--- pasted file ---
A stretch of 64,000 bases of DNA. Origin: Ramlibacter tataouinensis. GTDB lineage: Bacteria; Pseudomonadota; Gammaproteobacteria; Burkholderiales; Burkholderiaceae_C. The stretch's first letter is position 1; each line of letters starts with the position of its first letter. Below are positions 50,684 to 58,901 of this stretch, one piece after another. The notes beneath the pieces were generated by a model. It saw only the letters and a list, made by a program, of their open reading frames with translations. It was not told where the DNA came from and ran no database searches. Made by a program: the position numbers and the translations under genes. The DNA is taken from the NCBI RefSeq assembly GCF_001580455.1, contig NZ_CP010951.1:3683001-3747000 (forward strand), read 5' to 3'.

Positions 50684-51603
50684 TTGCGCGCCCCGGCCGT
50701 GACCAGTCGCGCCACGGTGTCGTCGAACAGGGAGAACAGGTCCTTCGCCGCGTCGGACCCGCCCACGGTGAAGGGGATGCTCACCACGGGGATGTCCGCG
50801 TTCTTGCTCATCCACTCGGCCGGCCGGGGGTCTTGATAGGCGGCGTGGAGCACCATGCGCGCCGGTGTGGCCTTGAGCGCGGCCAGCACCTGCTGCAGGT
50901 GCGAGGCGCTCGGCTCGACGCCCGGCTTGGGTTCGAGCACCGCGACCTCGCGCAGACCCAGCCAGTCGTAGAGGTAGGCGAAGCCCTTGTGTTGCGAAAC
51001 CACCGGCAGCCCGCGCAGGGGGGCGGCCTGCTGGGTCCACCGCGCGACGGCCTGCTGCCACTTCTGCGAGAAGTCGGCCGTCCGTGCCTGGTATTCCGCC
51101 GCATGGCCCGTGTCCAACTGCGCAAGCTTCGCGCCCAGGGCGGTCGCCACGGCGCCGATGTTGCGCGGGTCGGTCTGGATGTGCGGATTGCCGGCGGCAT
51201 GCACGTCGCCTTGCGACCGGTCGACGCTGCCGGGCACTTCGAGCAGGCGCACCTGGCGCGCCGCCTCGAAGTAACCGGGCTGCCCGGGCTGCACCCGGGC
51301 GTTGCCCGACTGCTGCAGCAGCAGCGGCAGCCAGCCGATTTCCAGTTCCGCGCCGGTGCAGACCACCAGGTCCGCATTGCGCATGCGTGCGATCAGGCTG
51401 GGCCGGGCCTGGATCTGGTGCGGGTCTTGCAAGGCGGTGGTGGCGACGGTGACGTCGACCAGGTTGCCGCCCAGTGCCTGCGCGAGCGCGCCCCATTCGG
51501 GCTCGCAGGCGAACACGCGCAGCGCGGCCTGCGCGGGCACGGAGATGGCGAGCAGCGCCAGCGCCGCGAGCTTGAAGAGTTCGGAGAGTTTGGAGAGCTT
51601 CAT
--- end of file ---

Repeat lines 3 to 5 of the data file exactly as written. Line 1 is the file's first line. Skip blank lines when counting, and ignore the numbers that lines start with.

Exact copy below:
50684 TTGCGCGCCCCGGCCGT
50701 GACCAGTCGCGCCACGGTGTCGTCGAACAGGGAGAACAGGTCCTTCGCCGCGTCGGACCCGCCCACGGTGAAGGGGATGCTCACCACGGGGATGTCCGCG
50801 TTCTTGCTCATCCACTCGGCCGGCCGGGGGTCTTGATAGGCGGCGTGGAGCACCATGCGCGCCGGTGTGGCCTTGAGCGCGGCCAGCACCTGCTGCAGGT